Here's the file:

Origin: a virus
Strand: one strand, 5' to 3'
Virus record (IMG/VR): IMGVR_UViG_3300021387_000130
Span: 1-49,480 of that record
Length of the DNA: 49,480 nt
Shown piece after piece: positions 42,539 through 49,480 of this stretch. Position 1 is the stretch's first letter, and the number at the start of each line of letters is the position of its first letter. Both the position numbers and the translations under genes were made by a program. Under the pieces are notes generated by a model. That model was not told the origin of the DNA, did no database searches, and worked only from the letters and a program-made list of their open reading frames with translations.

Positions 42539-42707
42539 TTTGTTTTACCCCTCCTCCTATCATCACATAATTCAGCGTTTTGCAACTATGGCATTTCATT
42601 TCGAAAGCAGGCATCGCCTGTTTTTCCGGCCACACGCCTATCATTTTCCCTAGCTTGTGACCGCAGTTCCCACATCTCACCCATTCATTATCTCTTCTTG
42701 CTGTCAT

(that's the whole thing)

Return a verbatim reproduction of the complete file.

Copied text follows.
Origin: a virus
Strand: one strand, 5' to 3'
Virus record (IMG/VR): IMGVR_UViG_3300021387_000130
Span: 1-49,480 of that record
Length of the DNA: 49,480 nt
Shown piece after piece: positions 42,539 through 49,480 of this stretch. Position 1 is the stretch's first letter, and the number at the start of each line of letters is the position of its first letter. Both the position numbers and the translations under genes were made by a program. Under the pieces are notes generated by a model. That model was not told the origin of the DNA, did no database searches, and worked only from the letters and a program-made list of their open reading frames with translations.

Positions 42539-42707
42539 TTTGTTTTACCCCTCCTCCTATCATCACATAATTCAGCGTTTTGCAACTATGGCATTTCATT
42601 TCGAAAGCAGGCATCGCCTGTTTTTCCGGCCACACGCCTATCATTTTCCCTAGCTTGTGACCGCAGTTCCCACATCTCACCCATTCATTATCTCTTCTTG
42701 CTGTCAT